Hans-Joachim Watzke’s six-point plan to ‘save football’

Borussia Dortmund CEO Hans-Joachim Watzke has revealed a six-point plan to ‘save football’ after becoming concerned about German football and its ability to remain attractive and internationally competitive in the future

In his new book “ECHTE LIEBE – Ein Leben mit dem BVB” (REAL LOVE – A Life with BVB) he has revealed how he believes Germany’s favourite sport needs to be protected.

According to Watzke’s thesis, “If we decouple ourselves from our fan base in Germany – from our fans who have always carried our football – we will lose out in the long run.

“As a stock market listed club, it can also be stated quite soberly: If we distance ourselves from the fans because we believe that we can make money quickly, in the end we will only hurt ourselves financially.”

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The most important task of the BVB boss he believes is to remain as a functionary, to protect football for the fans. This he says can be achieved through taking the right decisions and having the correct priorities. His conviction is that “football thrives on grassroots support, especially in Germany. We have to fight for that.”

Watzke has stated the following as important cornerstones of his six-point plan:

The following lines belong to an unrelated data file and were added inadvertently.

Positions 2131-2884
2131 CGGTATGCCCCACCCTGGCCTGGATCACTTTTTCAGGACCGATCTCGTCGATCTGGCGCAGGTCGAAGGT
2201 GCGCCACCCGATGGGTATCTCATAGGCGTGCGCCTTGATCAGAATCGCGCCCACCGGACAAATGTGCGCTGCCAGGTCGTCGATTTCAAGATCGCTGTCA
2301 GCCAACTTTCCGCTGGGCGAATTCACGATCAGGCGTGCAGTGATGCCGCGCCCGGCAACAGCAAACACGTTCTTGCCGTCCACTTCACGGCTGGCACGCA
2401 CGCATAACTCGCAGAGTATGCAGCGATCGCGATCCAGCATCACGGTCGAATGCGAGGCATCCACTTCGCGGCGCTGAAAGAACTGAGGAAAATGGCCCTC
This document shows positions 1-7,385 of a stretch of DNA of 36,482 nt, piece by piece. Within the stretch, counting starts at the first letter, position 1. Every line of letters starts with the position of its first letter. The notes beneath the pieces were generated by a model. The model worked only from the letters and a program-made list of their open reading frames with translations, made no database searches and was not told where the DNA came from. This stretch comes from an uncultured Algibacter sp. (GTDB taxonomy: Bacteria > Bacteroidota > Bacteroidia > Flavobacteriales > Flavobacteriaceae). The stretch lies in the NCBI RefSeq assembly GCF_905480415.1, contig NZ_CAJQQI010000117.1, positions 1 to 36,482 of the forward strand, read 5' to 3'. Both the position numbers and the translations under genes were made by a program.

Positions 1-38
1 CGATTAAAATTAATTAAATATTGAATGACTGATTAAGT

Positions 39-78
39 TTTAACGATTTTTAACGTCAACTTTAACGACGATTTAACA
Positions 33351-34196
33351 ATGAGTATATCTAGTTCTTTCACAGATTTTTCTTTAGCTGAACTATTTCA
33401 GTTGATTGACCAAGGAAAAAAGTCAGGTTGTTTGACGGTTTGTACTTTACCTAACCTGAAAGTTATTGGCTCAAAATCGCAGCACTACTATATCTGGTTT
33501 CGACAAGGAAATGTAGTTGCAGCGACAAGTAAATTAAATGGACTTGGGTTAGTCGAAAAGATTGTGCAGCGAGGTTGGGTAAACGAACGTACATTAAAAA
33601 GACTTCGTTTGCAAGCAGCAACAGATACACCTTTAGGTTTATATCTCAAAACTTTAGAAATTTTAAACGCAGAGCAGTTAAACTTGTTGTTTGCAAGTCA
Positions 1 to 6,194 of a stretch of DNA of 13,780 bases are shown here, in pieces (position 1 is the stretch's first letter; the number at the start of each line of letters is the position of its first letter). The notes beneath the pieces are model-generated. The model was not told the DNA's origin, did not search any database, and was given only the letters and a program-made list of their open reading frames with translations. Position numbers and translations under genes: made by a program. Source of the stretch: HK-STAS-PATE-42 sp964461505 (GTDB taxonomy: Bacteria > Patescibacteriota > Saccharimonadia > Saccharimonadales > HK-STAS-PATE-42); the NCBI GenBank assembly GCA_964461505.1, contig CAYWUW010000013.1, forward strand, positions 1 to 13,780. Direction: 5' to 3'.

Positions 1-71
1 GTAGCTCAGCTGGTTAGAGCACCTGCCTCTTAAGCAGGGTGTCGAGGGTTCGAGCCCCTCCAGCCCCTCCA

• Maintaining the Bundesliga in its current form (“We can never neglect the Bundesliga- never!”)
  • Affordable football for the fans in the stadium (“Football must encompass the whole of society, not just the well-heeled and the better-off.”)
  • Maintaining the current matchday structures (“We have to keep the weekend for the national leagues.”)
  • Preserving the 50 + 1 Rule (“Everywhere, where investors alone make the decisions, in the end, prices go up for the consumer and they rise dramatically.”)

In addition, the fan culture that has grown over the years and lives in every club should be kept. “The fans love their club, no matter who they are playing and that needs to remain that way.”

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The final point of his plan is to steer away from an elite system in European football. “A closed football society at the top of European football goes against our competitive spirit” he added.

The top man at the Signal Iduna Park is also convinced football has a big role to play with regards to social cohesion in today’s society. “We are experiencing increasing individualization, a certain decrease in solidarity, and also a verbal radicalization in our society.

“We are losing the ties of cohesion, churches, political parties and trade unions have lost much of their support.  Football is discussed as much on the street as it is in the offices of the bosses without the social gradients than we see in everyday life.”

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Mathew Burt

A year spent living in Bremen got Mathew hooked on the Bundesliga with regular visits to the Weser Stadion getting in the way of his studies. Back in the UK now, he still keenly follows the Grün-Weißen and German football in general. Follow him on Twitter @matburt74.

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